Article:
Anyway, it’s been tried. Israel’s military controlled the Gaza Strip until 2005, hunting terrorists, but it wasn’t exactly pastoral and bucolic. Settlers there wailed every day that they were under attack. “Buses” were trucks with thick concrete for sides to counter expected gunfire. Israeli soldiers had a base in the middle of the huge Jabaliya refugee camp and came under fire every day. So did army patrols.
Back then, my son was on army reserve duty in Gaza, and I called him from our home in central Israel. There were sounds of explosions and “gunfire” on my end, and I reminded him that it was Purim, a holiday marked by costumes and noise. “Dad,” he replied, “down here, every day is Purim.”
Why doesn't the UN get involved to save Gaza?
OK, so how about getting the UN involved? There was actually a call for that in an Israeli newspaper.
That’s the same UN that held a Nakba Day commemoration just after the latest flare-up ended, endorsing the view that the creation of the State of Israel was a “catastrophe.” It’s the same UN that perpetuates the Palestinian refugee issue with a dedicated agency unlike any other that passes refugee status from generation to generation, awaiting the opportunity to “return home” in place of Israel. So no.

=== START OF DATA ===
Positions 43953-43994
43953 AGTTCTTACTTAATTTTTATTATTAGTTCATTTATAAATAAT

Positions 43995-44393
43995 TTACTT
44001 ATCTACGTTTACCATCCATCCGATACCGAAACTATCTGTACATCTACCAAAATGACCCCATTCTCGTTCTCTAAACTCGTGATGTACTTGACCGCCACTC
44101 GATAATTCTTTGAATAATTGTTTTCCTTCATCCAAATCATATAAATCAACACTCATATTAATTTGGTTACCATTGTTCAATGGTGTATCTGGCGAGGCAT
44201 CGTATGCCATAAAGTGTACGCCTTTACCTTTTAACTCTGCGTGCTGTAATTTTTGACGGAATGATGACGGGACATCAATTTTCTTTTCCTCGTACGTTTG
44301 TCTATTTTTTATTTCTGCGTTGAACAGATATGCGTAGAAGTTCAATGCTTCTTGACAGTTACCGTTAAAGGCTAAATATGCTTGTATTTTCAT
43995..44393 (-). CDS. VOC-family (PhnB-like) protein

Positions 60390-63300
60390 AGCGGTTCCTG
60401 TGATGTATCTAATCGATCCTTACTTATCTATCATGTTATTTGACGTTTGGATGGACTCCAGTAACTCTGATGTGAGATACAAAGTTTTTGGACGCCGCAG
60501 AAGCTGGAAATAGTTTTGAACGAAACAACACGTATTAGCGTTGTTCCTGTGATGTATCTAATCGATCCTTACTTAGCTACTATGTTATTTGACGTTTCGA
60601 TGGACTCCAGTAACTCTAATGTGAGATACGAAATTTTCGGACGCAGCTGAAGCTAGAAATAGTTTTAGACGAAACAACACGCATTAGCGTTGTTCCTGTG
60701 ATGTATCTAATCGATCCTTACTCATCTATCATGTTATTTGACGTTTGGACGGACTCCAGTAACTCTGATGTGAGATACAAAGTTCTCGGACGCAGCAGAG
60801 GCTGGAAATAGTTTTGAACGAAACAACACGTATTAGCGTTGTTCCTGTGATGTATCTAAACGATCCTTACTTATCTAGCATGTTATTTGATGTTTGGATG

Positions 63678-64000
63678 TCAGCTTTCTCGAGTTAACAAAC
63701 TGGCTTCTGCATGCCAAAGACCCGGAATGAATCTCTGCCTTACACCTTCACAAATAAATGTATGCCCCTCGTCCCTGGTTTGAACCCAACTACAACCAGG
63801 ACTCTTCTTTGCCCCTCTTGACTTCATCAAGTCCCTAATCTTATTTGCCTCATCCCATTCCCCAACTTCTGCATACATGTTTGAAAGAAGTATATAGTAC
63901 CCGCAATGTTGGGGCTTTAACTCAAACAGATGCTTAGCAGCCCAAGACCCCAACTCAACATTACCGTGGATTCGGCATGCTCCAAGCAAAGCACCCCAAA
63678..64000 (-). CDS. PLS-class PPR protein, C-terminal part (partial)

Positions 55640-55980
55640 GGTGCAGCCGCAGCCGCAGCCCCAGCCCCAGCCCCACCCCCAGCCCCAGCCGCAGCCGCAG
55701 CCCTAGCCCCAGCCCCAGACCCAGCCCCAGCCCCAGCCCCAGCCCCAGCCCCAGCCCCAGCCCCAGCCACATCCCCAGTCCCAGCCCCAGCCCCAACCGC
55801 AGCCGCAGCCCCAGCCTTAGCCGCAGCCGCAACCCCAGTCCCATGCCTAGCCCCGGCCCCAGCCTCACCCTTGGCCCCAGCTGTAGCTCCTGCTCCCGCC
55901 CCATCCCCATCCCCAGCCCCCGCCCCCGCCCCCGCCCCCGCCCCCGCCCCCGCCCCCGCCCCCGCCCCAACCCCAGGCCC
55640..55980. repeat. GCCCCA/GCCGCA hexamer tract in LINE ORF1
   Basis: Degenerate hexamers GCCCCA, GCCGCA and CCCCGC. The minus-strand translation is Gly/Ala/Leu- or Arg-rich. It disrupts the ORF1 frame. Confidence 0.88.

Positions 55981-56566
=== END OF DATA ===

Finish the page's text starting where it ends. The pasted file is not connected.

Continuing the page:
That brings us to tough talk. It works if anyone cares. But in Gaza and the West Bank, Palestinians have been subjected to decades of socialization, what people today call a “narrative,” in which Israel is the ultimate evil, and it is praiseworthy both socially and religiously to die for the cause of uprooting that evil.
Israel used to talk about “teaching them a lesson,” if they’re bashed hard enough, the Palestinians will learn that it isn’t worth the cost. It never worked. All the tough talk just reverberates around the region and dissipates. There is no deterrence when violence and death are their own reward.
That leaves us, as expected, with the last option.
How to solve the Gaza problem
After all the fighting and all the failed peace efforts between Israel and the Palestinians, there will be no bilateral solution. The Palestinians turned down two Israeli offers of a state in the equivalent of all of the West Bank and Gaza with a link through Israeli territory and parts of Jerusalem—in other words, their own demands—in 2000 and 2008.